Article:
The challenges of securing mobile while supporting the anytime, anywhere workforce


Mobility in the workplace is no longer just a concept or a talking point. For legal professionals, the use of smartphones and tablets have become ingrained into our way of working. Whether traveling, accessing information quickly when away from the desk or just checking in on the status of matters after-hours, for many of us, the use of handheld devices for professional purposes is not simply routine but required.

Yet as the prevalence of mobility technology grows, so does the need to secure the ever-expanding corporate information being used and accessed on those devices. As the recent kerfuffle over Hillary Clinton’s e-mail habits demonstrates, confidential and sensitive information can barely avoid making its way onto a BlackBerry (or an iPhone, or an Android, etc.). The path of that information—and the behavior of the device’s user--can have deep organizational consequences, especially if policy is not aligned.

With this in mind, we recently polled the Hyperion Research community about their most important priorities for implementing a mobile security policy.

The results of our poll demonstrate an acknowledgment from legal organizations that mobile is in fact an environment to be secured diligently, the same way a desktop computer, network or or Microsoft Outlook need to be secured (see Fig. 1 below).

 

Email Poll_mobile security_fig1

 

Nearly half of our respondents (46 percent) say their highest priority for mobile device management lies extending the corporate security blanket to the mobile that carry the organization’s data. The use of secure VPN environments, and the use of mobile device management (MDM) platforms are among the leading methods legal organizations use to guard against confidential and proprietary data leakage or the misuse of systems. MDM platforms give organizations particular power to control data access where confidentiality and a “need to know” basis of knowledge are crucial. The MDM tools also allow administrators to remotely wipe data in the case a device is lost or stolen, or in the case an employee leaves the organization. We expect the use of this type of administrative control of mobile devices to increase significantly over the next few years.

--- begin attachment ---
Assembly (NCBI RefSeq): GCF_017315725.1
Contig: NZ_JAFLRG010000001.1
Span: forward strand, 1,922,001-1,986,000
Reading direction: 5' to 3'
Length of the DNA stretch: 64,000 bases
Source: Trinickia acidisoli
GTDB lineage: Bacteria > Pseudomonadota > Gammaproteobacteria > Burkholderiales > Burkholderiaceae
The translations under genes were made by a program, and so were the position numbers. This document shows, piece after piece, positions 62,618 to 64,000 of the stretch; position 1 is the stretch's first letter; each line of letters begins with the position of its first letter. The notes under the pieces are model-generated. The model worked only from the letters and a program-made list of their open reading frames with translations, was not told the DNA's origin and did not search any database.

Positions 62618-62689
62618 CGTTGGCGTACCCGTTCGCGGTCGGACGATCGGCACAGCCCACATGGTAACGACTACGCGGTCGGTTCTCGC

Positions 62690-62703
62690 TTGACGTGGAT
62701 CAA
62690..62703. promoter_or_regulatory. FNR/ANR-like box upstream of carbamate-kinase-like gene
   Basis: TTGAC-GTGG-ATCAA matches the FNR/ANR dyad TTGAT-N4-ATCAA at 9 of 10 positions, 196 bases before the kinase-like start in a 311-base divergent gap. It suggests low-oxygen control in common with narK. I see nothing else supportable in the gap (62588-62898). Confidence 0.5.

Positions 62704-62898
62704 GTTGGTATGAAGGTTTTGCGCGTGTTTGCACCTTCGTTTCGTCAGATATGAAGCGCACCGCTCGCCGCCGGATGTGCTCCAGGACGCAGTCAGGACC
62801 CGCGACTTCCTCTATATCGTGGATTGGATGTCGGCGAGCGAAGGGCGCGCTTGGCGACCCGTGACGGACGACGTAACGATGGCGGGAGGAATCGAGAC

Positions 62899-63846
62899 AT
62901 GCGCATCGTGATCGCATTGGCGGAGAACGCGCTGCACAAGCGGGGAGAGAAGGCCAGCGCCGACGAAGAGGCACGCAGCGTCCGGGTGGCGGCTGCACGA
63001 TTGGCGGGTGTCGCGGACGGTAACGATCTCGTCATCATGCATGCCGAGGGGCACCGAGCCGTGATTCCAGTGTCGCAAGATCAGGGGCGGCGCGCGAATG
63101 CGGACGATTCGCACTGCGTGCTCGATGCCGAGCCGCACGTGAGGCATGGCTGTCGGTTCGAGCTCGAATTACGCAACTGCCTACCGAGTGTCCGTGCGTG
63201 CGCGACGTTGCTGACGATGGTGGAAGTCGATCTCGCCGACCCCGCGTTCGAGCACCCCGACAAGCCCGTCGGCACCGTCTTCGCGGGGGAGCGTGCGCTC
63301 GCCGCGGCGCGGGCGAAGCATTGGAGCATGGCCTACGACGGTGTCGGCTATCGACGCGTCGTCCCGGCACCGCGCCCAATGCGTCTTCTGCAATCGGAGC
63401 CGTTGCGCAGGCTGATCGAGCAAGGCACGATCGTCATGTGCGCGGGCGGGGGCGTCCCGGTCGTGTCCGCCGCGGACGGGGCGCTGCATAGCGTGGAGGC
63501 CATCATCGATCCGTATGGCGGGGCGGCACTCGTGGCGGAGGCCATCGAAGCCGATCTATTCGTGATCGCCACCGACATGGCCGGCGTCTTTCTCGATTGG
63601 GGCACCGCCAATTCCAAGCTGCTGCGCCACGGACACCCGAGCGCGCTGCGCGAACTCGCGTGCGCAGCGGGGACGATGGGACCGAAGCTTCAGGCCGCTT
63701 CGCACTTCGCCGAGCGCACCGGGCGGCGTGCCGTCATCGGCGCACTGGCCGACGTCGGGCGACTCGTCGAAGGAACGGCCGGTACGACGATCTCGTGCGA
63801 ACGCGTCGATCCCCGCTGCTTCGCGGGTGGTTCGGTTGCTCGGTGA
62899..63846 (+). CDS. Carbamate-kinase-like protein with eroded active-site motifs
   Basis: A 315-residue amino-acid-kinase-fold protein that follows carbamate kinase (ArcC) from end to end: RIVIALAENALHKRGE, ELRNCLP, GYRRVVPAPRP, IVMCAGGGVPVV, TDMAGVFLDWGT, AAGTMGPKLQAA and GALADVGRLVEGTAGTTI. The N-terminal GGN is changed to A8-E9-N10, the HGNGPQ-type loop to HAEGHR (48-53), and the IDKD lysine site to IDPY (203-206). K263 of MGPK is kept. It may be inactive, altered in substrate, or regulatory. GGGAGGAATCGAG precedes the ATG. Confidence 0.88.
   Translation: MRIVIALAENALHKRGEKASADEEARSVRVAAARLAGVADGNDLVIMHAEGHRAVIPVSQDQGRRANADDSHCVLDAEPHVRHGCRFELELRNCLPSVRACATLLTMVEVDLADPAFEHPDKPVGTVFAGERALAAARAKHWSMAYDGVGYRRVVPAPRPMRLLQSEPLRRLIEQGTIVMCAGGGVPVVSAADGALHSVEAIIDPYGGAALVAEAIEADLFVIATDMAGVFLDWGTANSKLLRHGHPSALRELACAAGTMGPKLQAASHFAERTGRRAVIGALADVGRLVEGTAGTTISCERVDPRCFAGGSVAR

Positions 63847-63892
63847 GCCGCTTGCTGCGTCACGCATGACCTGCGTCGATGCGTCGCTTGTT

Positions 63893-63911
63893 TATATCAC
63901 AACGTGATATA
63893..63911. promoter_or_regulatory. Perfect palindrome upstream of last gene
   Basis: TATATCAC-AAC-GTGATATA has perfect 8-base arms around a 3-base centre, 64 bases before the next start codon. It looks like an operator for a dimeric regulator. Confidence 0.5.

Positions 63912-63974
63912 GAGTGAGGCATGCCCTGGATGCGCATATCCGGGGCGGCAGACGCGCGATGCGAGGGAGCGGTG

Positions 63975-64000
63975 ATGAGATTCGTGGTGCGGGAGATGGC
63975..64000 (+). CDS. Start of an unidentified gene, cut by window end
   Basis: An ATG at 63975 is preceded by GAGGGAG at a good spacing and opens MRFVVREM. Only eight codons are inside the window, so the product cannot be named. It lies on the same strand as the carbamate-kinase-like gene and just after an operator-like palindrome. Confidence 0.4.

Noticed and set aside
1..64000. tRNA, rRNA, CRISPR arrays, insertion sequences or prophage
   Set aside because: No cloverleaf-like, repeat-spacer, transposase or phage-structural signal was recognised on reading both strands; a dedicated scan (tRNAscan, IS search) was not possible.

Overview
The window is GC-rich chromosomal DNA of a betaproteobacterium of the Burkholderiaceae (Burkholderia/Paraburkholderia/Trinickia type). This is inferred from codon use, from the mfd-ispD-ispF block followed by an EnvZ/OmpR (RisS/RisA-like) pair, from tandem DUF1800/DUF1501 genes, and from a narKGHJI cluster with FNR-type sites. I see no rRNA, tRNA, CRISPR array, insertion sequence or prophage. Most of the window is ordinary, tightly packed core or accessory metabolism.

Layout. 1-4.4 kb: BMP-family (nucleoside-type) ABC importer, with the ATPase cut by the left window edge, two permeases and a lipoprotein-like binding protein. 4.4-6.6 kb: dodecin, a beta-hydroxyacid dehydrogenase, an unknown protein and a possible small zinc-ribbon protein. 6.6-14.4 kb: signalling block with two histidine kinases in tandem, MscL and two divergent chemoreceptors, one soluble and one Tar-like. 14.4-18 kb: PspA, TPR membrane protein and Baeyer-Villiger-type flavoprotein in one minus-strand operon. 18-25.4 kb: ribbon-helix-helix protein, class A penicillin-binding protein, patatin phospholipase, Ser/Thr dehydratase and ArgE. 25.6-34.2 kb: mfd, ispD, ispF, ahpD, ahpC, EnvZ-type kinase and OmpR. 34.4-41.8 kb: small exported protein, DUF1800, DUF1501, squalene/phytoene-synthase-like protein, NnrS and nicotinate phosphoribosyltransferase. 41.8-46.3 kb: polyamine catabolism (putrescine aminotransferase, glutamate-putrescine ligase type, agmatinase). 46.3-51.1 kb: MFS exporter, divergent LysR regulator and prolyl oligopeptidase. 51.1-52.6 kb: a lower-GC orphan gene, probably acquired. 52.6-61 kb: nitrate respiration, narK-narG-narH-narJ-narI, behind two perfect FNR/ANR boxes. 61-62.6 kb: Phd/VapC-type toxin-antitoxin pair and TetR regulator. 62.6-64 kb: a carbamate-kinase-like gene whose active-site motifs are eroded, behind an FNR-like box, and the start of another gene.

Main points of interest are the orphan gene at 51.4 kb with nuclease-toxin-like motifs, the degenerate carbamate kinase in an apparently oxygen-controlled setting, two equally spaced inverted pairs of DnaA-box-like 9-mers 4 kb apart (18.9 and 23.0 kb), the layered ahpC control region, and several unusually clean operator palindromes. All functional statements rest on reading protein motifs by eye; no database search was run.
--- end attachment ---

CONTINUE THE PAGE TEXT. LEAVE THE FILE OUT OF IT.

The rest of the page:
Nearly a third or our respondents (31 percent) listed protecting against the misappropriation of confidential information as their most important priority.  Our respondents confirm a concern we’ve long observed: merely creating a safe and productive mobile working environment does not itself guarantee the integrity of confidential, proprietary or sensitive information. Breaches of confidentiality or the misappropriation of proprietary information can be innocuous in nature, including forgivable errors or errors in judgment, such as a wayward text message or e-mail. Of course, we’re all trying to be keenly attuned to the nefarious, such as the theft of invaluable trade secrets,  by an organized threat or even an internal user, by  a “spear-phishing” e-mail scam that targets unsuspecting executives, or even by directly stealing or hacking a device.

These threats signal that it is imperative for organizations to both develop thorough policies and procedures for mobile use and educate staff members about the stakes.  Awareness of the issues is among the most important and effective means of data security.  Do your employees know they’re working on matters involving trade secrets? Have you published clear and direct guidelines for how to handle such information? Also, what device settings and tools are acceptable to comply with procedure? This type of information governance and policy work is ongoing in legal, but with people and information more mobile now than ever before, now is a critical time address mobile policies, procedures, technologies and approaches.

One other aspect of the poll piqued our curiosity: The zero response rate to concerns governing the Bring Your Own Device (BYOD) programs. Given the intermingling of company devices and data with personal devices, we wonder: have we reached a point where we accept BYOD as the de facto standard, and have accepted it as the “new normal?” We’ve seen the consumerization of IT take a fundamental root hold on how users expect to work with and interact with technology. The movement has driven the vast and rapid proliferation of mobile devices by developing applications aimed at improving employee productivity and customer satisfaction.   Do our concerns about content security and the policies and procedures governing the protection of corporate data simply assume BYOD as a matter of course?

 

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